Tag Archives: USS Tripoli (LHA-7)

Christening of Tripoli

The U.S. Navy christened its newest America-class amphibious assault ship, the future USS Tripoli (LHA-7), during a 10 a.m. CDT ceremony Saturday, September 16, in Pascagoula, Mississippi.

Lynne Mabus, wife of former Secretary of the Navy Ray Mabus, is the ship’s sponsor and officially christened Tripoli after successfully breaking a bottle of sparkling wine across its bow
Lynne Mabus, wife of former Secretary of the Navy Ray Mabus, is the ship’s sponsor and officially christened Tripoli after successfully breaking a bottle of sparkling wine across its bow

Mr. Thomas Dee, performing the duties of the Under Secretary of the U.S. Navy, delivered the ceremony’s principal address. Lynne Mabus, the wife of the 75th Secretary of the U.S. Navy, the Honorable Ray Mabus, served as the ship’s sponsor. The ceremony was highlighted by Mrs. Mabus breaking a bottle of sparkling wine across the bow to formally christen the ship, a time-honored Navy tradition.

«When USS Tripoli, the newest America-class amphibious assault ship, joins the fleet, we’ll be a stronger, more flexible, and better Navy and Marine Corps team», Dee said. «The ship will be a force multiplier, and her crew will proudly serve our country for decades to come. I am grateful to the men and women of Ingalls Shipbuilding for their dedication and to the citizens of Pascagoula for their unwavering support as we continue to make our Navy stronger».

USS Tripoli (LHA-7) will incorporate key components to provide the fleet with a more aviation centric platform. The design of the future USS Tripoli (LHA-7) will feature an enlarged hangar deck, realignment and expansion of the aviation maintenance facilities, a significant increase in available stowage for parts and support equipment, and increased aviation fuel capacity. The ship will also be the first LHA replacement ship to depart the shipyard fully ready to integrate the entire future air combat element of the Marine Corps to include the Joint Strike Fighter (JSF).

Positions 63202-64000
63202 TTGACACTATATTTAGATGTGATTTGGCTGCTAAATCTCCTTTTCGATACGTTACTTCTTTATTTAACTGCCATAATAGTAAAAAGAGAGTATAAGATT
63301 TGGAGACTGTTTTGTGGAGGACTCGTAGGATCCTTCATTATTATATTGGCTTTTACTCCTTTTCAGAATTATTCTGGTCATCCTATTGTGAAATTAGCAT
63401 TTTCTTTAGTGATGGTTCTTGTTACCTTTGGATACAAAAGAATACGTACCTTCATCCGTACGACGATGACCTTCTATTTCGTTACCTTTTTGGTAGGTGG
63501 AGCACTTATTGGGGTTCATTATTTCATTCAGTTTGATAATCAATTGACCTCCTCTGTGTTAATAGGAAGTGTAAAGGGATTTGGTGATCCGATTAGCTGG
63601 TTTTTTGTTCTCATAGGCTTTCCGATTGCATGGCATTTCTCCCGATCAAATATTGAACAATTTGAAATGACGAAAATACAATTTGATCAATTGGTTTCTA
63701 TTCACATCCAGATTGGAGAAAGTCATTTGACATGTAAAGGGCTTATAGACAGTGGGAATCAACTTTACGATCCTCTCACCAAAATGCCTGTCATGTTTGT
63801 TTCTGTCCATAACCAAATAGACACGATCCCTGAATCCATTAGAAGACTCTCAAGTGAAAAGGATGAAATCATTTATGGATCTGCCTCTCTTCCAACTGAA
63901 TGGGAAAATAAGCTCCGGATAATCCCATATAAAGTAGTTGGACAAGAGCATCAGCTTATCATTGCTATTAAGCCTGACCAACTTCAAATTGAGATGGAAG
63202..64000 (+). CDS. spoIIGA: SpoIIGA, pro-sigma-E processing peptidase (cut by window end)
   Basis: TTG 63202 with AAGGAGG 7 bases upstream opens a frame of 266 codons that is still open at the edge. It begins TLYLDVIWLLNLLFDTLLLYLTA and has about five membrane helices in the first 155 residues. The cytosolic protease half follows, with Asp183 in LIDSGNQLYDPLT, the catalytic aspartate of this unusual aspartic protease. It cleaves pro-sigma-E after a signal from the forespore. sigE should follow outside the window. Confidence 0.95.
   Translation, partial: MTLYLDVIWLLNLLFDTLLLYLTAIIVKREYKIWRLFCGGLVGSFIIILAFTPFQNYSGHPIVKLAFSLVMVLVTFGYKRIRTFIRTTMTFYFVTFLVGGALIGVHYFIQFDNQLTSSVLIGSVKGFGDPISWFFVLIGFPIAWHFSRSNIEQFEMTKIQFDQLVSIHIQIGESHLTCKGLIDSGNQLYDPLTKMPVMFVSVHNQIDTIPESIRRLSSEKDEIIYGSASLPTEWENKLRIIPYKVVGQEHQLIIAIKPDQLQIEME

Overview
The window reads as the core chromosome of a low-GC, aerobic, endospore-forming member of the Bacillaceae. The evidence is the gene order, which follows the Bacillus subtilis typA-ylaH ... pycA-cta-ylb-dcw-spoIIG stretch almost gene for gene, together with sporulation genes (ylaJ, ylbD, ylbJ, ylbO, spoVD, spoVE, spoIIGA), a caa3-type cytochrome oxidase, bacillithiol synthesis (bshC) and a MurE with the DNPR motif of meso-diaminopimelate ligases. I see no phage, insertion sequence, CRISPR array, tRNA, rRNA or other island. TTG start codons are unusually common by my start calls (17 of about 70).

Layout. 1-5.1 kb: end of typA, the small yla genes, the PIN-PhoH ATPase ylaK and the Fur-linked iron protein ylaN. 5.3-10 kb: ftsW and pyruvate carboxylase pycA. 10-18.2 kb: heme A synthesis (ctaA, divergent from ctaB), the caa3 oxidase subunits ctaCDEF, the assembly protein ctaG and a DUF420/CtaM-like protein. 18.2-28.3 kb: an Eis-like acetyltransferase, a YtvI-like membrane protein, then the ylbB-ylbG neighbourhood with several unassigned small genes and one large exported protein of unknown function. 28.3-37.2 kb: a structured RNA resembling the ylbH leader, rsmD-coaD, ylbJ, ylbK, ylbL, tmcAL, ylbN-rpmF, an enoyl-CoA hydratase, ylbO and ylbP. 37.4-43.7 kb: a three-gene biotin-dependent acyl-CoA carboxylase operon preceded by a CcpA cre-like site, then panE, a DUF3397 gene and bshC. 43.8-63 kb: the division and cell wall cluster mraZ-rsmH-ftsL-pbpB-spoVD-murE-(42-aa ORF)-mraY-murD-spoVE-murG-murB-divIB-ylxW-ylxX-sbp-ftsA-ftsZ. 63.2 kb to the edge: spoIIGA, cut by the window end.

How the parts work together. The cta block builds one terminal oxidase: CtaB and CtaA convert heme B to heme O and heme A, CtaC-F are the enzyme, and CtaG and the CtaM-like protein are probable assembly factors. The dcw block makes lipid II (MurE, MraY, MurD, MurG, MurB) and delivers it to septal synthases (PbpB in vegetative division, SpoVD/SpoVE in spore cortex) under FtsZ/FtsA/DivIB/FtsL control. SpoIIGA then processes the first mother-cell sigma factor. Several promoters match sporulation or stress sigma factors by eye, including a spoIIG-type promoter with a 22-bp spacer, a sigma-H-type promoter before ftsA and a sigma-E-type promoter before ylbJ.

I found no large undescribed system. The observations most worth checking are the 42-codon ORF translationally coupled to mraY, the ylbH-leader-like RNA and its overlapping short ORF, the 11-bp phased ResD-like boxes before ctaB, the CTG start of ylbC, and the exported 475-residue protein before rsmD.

Along with its pioneering aviation element, USS Tripoli (LHA-7) will incorporate a gas turbine propulsion plant, zonal electrical distribution, and fuel efficient electric auxiliary propulsion systems first installed on USS Makin Island (LHD-8). USS Tripoli (LHA-7) will be 844 feet/257.3 m in length, have a displacement of approximately 43,745 long tons/44,449 metric tons and be capable of operating at speeds of over 20+ knots/23+ mph/37+ km/h.

USS Tripoli (LHA-7) will be the third U.S. Navy ship to be named Tripoli. The name honors and commemorates the force of U.S. Marines and approximately 370 soldiers from 11 other nationalities who captured the city of Derna, Libya during the 1805 Battle of Derna. The battle resulted in a subsequent peace treaty and the successful conclusion of the combined operations of the First Barbary War, and was later memorialized in the Marines’ Hymn with the line, «to the shores of Tripoli».

Huntington Ingalls Industries Launches Amphibious Assault Ship USS Tripoli (LHA-7)